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New York District Court Rules on Due Process Challenge


The United States Constitution is the highest law in the land. All other laws are derived from its provisions and are based on it. What happens though when a law is challenged as being against the Constitution? Can a law actually be challenged as being against the Constitution?

On December 4, 1998, the District Court of Nassau County, New York, made a decision on one such matter. The issue in this case was whether or not two provisions of the Criminal Procedure Law were actually constitutional. The man who raised the challenge said that because these two provisions did not provide for an adversarial evidentiary hearing to be raised by the defendant, they violated the right of an individual to due process. The man did not argue that those provisions were unconstitutional in his situation but that they were unconstitutional, period.

After reviewing the facts presented and a diligent review of the law, the Court found that those sections of the Criminal Procedure Law were in fact constitutional. Let us look at how the Court came to this conclusion.

First, let’s review the facts of the man’s case. On August 25, 1998, he was brought to the Court on charges of 2nd degree harrassment. At the end of the hearing, the Court ordered two orders of protection against him for four non-family members. When the man asked for a hearing to decide whether or not those orders were legal, the prosecution objected and said that he had no right to ask for a hearing solely at his request.

Now, before asking whether or not the challenged laws violate Due Process as granted by the Constitution, it must be established that there are certain rights which require protection and which might be affected. So is there a “life, liberty, or property” interest that would be affected? The Court’s answer is yes. The orders of protection against the man would in fact affect certain rights such as getting licenses to carry or own firearms, which might affect his legitimate professional or business interests.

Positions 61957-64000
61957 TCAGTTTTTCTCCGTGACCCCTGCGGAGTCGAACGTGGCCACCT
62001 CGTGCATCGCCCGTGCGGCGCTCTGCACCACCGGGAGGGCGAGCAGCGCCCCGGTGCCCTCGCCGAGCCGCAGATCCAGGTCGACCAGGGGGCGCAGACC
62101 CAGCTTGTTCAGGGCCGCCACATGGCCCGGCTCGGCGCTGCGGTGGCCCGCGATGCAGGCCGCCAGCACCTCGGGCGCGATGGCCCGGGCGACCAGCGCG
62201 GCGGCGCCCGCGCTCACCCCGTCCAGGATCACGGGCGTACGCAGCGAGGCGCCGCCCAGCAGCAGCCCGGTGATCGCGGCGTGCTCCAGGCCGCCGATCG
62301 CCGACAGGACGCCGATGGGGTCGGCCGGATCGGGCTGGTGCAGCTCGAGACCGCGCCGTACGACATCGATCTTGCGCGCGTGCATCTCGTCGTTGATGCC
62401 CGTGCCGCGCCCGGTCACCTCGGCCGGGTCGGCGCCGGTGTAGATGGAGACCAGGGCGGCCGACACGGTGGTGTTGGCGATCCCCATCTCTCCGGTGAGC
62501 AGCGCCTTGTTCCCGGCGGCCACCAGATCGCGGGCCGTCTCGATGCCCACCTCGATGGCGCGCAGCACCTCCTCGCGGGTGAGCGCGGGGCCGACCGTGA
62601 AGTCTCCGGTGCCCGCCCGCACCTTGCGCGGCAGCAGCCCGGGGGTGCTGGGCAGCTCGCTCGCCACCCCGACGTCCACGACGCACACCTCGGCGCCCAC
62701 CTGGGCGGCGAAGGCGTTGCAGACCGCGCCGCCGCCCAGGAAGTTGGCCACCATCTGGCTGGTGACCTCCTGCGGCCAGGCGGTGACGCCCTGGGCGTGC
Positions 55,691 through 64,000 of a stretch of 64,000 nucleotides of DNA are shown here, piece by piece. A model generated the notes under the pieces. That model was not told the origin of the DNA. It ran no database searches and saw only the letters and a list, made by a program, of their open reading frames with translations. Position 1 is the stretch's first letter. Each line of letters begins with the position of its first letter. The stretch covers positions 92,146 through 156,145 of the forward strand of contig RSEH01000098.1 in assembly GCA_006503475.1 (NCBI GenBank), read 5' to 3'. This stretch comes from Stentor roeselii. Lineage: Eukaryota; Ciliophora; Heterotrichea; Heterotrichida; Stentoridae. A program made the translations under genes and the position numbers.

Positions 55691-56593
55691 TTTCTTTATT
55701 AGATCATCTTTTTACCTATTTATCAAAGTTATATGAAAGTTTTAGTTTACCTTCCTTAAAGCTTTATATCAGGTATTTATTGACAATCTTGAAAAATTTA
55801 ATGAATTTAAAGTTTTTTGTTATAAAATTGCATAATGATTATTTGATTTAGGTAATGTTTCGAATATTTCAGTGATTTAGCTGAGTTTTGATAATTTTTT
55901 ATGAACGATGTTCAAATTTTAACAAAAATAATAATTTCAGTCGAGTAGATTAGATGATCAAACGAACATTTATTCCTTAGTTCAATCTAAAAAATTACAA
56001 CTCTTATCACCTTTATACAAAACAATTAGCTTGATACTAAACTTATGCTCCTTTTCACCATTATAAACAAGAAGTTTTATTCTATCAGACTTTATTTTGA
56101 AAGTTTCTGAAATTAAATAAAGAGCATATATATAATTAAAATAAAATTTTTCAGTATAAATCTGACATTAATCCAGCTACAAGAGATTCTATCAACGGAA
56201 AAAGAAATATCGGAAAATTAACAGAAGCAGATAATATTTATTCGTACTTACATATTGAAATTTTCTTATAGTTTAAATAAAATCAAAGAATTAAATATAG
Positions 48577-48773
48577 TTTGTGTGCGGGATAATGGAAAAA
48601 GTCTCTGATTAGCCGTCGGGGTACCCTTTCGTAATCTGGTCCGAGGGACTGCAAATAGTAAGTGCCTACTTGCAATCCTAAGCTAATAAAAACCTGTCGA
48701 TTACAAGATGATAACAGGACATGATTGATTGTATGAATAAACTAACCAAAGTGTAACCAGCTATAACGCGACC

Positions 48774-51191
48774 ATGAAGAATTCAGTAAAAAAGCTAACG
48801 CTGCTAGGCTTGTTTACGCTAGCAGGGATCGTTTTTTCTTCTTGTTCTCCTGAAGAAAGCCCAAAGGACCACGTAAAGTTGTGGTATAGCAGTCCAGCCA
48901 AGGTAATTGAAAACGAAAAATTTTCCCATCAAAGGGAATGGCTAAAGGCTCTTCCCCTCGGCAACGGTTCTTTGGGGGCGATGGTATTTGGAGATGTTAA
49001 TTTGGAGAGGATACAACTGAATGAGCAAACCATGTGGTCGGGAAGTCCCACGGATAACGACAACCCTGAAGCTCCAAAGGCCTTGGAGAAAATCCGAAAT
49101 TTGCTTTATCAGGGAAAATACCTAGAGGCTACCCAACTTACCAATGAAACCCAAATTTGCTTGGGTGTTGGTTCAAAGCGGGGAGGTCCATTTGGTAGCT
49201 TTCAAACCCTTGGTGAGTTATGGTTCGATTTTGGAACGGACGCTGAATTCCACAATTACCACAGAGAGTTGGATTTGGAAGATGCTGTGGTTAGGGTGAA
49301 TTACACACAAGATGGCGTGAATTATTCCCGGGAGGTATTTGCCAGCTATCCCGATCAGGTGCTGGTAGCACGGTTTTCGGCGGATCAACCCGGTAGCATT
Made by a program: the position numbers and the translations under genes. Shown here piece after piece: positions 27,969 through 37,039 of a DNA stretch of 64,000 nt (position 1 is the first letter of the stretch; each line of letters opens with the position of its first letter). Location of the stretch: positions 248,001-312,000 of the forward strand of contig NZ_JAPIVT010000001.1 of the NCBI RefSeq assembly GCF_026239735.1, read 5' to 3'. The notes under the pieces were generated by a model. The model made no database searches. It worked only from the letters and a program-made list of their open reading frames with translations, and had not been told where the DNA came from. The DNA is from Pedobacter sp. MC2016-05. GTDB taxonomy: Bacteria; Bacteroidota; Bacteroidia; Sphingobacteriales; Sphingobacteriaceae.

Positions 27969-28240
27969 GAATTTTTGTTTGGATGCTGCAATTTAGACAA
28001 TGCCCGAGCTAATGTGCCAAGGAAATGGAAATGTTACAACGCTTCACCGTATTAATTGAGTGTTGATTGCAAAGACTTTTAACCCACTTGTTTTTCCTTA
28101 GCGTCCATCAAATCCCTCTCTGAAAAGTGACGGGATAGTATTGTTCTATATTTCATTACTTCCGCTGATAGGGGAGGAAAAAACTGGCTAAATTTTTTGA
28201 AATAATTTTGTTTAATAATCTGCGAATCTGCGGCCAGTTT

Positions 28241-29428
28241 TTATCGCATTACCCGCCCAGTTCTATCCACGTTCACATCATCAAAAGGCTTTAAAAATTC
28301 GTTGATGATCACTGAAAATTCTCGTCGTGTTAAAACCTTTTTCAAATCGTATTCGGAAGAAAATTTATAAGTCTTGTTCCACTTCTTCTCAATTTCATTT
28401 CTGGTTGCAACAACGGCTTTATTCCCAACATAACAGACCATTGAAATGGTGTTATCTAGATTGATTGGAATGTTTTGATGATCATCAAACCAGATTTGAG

After establishing that the right to due process is violated, the next thing to be considered is the procedure. Substantive or procedural? In substantive due process analysis, the Court will examine the law and which part of it actually violates the fundamental rights of a citizen. In procedural due process analysis, the Court examines how the law is applied in that situation. In order to decide which procedure to use, the Court must first review the intention of the people who wrote and passed the law.

The law authorizing criminal courts to issue a protection order came about because in a lot of domestic violence cases, witnesses were dropping their complaints and cases because they had to return again and again to court to stop the abuse. Because domestic violence tends to increase over time, the abusers were encouraged by the time it took to resolve the cases. Also, there had been numerous reports of threats and violence being made not just to the victims, but also the witnesses, when the abusers were released on bail. Temporary orders of protection for both victims and witnesses are therefore, very important. Also, by authorizing criminal courts to issue protection orders, the legislation allowed families to choose from either the family or criminal courts when seeking help and protection from abuse.

A law whose effects, not purpose, limits the rights of an individual should be directly related to public good. Since protecting the health and safety of the general public is the most important thing that the government should do, when this is put in danger, limiting another individual’s rights is allowed by law.

The third step is to prove without a reasonable doubt that the law is unconstitutional. The right to due process is an individual’s right of notice and a right to an opportunity to have his side heard. An adversarial evidentiary hearing, as the man wanted, is not a right. Also, the Court decided that the man had no right to question the legality of the protection orders. They were not ordered to punish him but to protect the victims and the witnesses. This is well within the rights of the State and the law allows it to do so.

After reviewing the three steps, the Court came to the conclusion that those two provisions did not violate the Constitution and that in any case, the man had no right to question their legality.

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